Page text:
Clojure examples compared to JavaScript counterparts.

Defining vars:

(def age 100)
// JavaScript
var age = 100;

Creating maps:

{:foo 0 :bar {:car "far"}}
// JavaScript
{foo: 0, bar: {car: "far"}}

Maps are functions:

({:foo 0 :bar {:car "far"}} :foo)
;; ⇒ 0
// JavaScript
var o = {foo: 0, bar: {car: "far"}};
o.foo
// ⇒ 0

Functions are values:

(map inc [1 2 3])
;; ⇒ [2 3 4]
// With Underscore.js
_.map([1, 2, 3], function (n) { return n + 1; });
// ⇒ [2 3 4]

Defining and using functions:

(defn square [x] (* x x))

(square 3)
;; ⇒ 9
// JavaScript
function square(x) { return x * x; }

square(3);
// ⇒ 9

Defining and using anonymous functions:

((fn [x] (* x x)) 3)
;; ⇒ 9

;; % represents the first argument to the anonymous function.
;; We could have also used %1 to get at the first argument.
;; This function is the same as function above.
(#(* % %) 3)
;; ⇒ 9
// JavaScript
(function (x) { return x * x; })(3);
// ⇒ 9

Clojure sequences are lazy:

;; Take the first ten even numbers from a list of size one billion.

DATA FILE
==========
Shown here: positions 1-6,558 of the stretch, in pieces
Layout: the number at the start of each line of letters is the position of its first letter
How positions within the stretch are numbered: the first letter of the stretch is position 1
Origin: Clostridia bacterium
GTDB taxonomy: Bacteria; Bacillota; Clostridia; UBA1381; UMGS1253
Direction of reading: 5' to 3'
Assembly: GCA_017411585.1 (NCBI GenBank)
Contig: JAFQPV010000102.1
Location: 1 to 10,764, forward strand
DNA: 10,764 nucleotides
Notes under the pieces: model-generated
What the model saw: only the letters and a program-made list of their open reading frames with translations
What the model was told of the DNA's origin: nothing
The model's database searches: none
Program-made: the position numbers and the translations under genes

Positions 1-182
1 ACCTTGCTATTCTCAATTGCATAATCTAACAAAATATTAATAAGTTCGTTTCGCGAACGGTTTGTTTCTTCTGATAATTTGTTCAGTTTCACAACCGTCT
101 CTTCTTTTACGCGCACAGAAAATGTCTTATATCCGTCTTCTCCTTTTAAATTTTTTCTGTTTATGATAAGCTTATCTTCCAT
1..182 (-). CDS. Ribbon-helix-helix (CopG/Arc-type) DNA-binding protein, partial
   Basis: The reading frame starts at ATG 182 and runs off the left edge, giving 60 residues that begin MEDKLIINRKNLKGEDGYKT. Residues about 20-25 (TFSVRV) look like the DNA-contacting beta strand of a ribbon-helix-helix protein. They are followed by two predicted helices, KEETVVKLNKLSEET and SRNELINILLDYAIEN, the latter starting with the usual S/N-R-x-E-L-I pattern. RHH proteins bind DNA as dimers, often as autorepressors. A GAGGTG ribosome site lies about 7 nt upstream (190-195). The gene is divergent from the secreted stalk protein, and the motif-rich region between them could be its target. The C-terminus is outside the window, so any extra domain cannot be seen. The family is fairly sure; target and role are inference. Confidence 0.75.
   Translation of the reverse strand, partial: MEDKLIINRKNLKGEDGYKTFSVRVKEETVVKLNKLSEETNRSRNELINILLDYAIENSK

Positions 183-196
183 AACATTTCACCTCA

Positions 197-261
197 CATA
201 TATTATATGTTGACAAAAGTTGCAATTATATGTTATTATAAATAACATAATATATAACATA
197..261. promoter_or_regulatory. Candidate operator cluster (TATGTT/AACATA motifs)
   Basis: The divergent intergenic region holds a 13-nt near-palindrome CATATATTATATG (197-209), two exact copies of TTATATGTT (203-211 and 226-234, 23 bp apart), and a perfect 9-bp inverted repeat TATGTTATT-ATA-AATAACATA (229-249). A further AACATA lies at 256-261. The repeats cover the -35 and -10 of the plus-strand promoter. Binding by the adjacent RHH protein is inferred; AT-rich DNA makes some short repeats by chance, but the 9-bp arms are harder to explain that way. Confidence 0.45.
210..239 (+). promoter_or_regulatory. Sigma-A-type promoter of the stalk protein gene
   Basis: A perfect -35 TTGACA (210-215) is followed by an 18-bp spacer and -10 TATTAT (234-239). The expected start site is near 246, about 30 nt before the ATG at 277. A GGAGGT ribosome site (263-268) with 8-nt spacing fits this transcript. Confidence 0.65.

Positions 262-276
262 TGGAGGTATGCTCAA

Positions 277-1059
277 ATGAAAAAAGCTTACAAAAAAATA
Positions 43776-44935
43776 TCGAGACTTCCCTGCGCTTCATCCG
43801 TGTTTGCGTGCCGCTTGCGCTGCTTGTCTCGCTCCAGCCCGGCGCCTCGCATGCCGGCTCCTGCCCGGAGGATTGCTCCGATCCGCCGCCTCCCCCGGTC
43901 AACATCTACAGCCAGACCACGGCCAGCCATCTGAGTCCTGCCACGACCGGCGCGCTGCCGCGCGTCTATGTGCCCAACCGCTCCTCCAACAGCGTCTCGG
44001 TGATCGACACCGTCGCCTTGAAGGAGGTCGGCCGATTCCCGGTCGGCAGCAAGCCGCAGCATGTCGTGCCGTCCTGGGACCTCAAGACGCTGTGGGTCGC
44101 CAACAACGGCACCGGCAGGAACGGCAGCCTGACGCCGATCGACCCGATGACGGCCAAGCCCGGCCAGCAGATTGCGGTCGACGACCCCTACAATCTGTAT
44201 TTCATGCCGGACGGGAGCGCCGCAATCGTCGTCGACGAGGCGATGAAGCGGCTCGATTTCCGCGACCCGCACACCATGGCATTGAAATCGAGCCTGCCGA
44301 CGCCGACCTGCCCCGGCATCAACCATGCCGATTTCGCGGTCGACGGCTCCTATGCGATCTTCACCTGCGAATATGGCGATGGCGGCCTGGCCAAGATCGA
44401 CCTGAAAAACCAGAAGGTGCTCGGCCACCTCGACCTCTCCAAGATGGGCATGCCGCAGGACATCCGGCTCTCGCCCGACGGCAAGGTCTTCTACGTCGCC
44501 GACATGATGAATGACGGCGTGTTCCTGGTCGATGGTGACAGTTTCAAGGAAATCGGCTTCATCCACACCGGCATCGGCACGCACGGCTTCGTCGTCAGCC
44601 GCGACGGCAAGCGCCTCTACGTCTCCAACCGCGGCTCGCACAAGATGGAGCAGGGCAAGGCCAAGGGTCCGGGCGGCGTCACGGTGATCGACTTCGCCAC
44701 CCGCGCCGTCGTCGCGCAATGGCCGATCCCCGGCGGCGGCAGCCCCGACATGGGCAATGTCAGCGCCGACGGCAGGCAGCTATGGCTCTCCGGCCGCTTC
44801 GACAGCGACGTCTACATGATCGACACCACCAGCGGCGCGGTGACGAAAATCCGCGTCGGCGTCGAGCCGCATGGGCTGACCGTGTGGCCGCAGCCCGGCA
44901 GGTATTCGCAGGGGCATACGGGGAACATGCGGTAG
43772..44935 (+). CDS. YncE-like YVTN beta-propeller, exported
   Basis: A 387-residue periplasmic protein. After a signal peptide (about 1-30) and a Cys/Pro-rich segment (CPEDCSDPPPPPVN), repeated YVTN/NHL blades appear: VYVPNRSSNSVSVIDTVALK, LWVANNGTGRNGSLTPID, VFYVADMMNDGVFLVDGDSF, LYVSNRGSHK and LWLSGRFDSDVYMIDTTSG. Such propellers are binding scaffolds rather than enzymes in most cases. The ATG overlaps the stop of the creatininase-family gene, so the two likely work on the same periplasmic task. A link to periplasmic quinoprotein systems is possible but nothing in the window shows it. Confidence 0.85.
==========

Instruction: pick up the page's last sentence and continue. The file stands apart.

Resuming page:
;; List is lazily built, so it never builds all billion elements.
(take 10 (filter even? (range 1000000000)))
;; ⇒ (0 2 4 6 8 10 12 14 16 18)

The JavaScript counterpart may crash your browser:

// With Underscore.js
_.chain(_.range(1000000000))
 .filter(function (n) { return n % 2 == 0; })
 .take(10)
 .value();
// ⇒ ?

Defining and using functions, with a destructured map in function argument:

(defn my-function
  [{:keys [name occupation]}]
  (println name "is a" occupation))

(my-function {:name  "Elben"
              :phone "5555555"
              :occupation "Farmer"})
;; ⇒ Elben is a Farmer

JavaScript doesn't support destructuring:

var myFunction = function(map) {
  console.log(map.name + " is a " + map.occupation);
};

myFunction({name:  "Elben",
            phone: "5555555",
            occupation: "Farmer"});
// ⇒ Elben is a Farmer

If you're interested in learning more, I recommend Joy of Clojure.